Airline seeks to reassure investors as it writes down $2.4bn for past year due to company restructuring.
Qantas Airways has reported its biggest financial loss so far, after writing $2.4bn off the value of its fleet due to a company restructure.
Thursday’s write-down gave the Australian carrier an unprecedented $2.6bn net loss for the year which ended June 30, compared with a restated net profit of $1.85m a year earlier.
The so-called ‘Flying Kangaroo’ has been bruised by high fuel costs, a strong Australian dollar, increasing international competition and a domestic price war with arch-rival Virgin Australia.
Alan Joyce, Qantas chief executive, attempted to reassure investors that the worst may now be behind Australia’s national flag carrier, as a landmark change in Australian laws opened the door to significant foreign investment in the airline’s international arm.
“There is no doubt that today’s numbers are confronting. But they represent the year that has passed and we have now come through the worst,” said Joyce.
“With our accelerated Qantas transformation programme we are already emerging as a leaner more focused and sustainable Qantas Group.
“Our work is on track and we see accelerated benefits in the coming year.”
Despite the headline losses, shareholders reacted positively to the news that the company’s prospects may soon be improving.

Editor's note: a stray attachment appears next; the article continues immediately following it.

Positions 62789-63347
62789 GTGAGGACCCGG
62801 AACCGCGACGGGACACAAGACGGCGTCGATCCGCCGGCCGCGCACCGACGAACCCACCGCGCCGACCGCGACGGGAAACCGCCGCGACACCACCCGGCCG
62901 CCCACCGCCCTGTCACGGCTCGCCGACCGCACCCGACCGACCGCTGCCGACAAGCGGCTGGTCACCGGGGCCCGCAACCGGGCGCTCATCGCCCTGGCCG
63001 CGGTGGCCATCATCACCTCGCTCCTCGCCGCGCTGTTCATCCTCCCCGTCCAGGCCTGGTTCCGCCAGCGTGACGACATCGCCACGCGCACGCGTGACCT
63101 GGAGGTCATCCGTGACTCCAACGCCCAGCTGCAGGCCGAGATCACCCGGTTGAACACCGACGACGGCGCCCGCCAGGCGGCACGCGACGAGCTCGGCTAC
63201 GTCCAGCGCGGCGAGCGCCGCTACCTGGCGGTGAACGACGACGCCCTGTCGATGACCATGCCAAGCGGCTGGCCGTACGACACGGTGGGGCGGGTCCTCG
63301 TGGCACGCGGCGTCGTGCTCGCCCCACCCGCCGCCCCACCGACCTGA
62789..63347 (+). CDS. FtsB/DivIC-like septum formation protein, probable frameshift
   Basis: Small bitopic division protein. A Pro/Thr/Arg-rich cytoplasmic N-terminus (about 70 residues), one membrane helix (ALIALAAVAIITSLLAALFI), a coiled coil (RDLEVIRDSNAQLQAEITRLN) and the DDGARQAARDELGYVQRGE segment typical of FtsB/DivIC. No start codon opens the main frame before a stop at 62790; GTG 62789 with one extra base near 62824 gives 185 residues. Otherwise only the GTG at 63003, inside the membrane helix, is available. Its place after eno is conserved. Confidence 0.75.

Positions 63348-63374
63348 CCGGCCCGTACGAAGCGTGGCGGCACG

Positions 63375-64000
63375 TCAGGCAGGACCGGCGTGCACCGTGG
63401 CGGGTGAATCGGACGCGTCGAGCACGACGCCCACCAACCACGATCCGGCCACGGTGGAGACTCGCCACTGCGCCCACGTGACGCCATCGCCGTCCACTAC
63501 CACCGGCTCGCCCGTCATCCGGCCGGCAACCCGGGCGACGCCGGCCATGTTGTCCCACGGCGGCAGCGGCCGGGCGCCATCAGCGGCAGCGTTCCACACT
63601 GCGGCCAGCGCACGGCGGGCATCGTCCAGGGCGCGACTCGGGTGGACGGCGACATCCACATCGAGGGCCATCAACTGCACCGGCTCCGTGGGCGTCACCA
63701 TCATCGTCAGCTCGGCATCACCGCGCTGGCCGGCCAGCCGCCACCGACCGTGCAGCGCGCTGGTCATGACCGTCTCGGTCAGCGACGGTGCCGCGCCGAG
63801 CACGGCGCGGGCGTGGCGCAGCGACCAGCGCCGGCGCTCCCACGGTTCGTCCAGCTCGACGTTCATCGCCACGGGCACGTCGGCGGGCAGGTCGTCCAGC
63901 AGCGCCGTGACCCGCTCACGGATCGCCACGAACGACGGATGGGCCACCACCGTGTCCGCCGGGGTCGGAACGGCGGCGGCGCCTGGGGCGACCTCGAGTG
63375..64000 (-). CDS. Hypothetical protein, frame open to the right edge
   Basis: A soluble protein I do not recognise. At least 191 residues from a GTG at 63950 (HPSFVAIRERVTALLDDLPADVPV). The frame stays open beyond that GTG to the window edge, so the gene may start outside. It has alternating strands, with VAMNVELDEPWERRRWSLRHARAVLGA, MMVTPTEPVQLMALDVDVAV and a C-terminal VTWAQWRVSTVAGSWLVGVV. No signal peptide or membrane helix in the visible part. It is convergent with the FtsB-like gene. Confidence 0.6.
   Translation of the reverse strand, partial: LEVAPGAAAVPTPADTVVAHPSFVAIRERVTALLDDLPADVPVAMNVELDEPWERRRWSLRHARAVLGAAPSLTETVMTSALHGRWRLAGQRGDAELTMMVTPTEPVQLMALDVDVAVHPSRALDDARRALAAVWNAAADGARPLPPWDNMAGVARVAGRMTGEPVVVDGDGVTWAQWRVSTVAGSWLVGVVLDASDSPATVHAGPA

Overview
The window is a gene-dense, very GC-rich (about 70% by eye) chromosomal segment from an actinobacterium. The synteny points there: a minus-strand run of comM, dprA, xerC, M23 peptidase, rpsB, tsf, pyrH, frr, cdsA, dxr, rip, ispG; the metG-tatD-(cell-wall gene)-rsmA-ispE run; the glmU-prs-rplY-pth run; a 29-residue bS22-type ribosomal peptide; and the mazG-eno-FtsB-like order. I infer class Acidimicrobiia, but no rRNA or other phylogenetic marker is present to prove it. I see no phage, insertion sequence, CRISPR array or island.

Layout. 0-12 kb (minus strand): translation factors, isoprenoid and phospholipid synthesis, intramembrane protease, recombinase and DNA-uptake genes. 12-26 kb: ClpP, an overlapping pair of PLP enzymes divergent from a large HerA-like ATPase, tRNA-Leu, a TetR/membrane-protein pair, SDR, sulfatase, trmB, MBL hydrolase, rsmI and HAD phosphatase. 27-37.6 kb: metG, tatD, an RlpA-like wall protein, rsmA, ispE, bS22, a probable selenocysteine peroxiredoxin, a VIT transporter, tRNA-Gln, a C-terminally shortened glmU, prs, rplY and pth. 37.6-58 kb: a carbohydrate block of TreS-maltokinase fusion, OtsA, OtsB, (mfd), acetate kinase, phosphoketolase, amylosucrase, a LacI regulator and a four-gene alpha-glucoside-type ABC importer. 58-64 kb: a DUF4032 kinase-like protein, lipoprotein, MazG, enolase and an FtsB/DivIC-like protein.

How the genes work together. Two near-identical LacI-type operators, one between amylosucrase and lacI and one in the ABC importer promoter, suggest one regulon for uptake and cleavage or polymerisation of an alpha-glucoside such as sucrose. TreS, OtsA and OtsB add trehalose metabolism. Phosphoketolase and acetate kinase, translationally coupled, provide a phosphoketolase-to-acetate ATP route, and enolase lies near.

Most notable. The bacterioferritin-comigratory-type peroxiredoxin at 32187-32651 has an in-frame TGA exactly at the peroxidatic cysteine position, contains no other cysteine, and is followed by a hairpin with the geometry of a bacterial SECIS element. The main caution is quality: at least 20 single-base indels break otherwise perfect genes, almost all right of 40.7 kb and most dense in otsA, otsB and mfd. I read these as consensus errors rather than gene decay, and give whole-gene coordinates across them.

Shares in the airline hit an 8.7 percent increase in mid-morning trade on Thursday at A$1.41, a three-month high and the biggest intraday gain in a year.
The airline unveiled a new holding structure that will divide its domestic and international arms, a separation made possible following the passing of changes to the Qantas Sale Act earlier this week, the carrier said.
Foreign and individual investors can now take a stake of up to 49 percent in the international arm.
That is a major change from the previous limits on ownership by individual investors of 25 percent and by foreign-owned airlines of 35 percent.
“The changes arising from the structural review will deliver significant short and long term benefits,” said Joyce.
“Importantly, there’s a clear and significant easing of both international and domestic capacity which will stabilize the operating environment in which we are in.”
Despite an investor push for major asset sales, Qantas said it had no plans to spin off its profitable Frequent Flyer loyalty scheme, which analysts value at up to $2.3bn.
Qantas said a review of its loyalty programme had concluded there was “insufficient justification” for a partial sale, with the division continuing to offer major growth opportunities for the company.
However, it said it had identified other potential asset sales, including airport terminals, property and land holdings.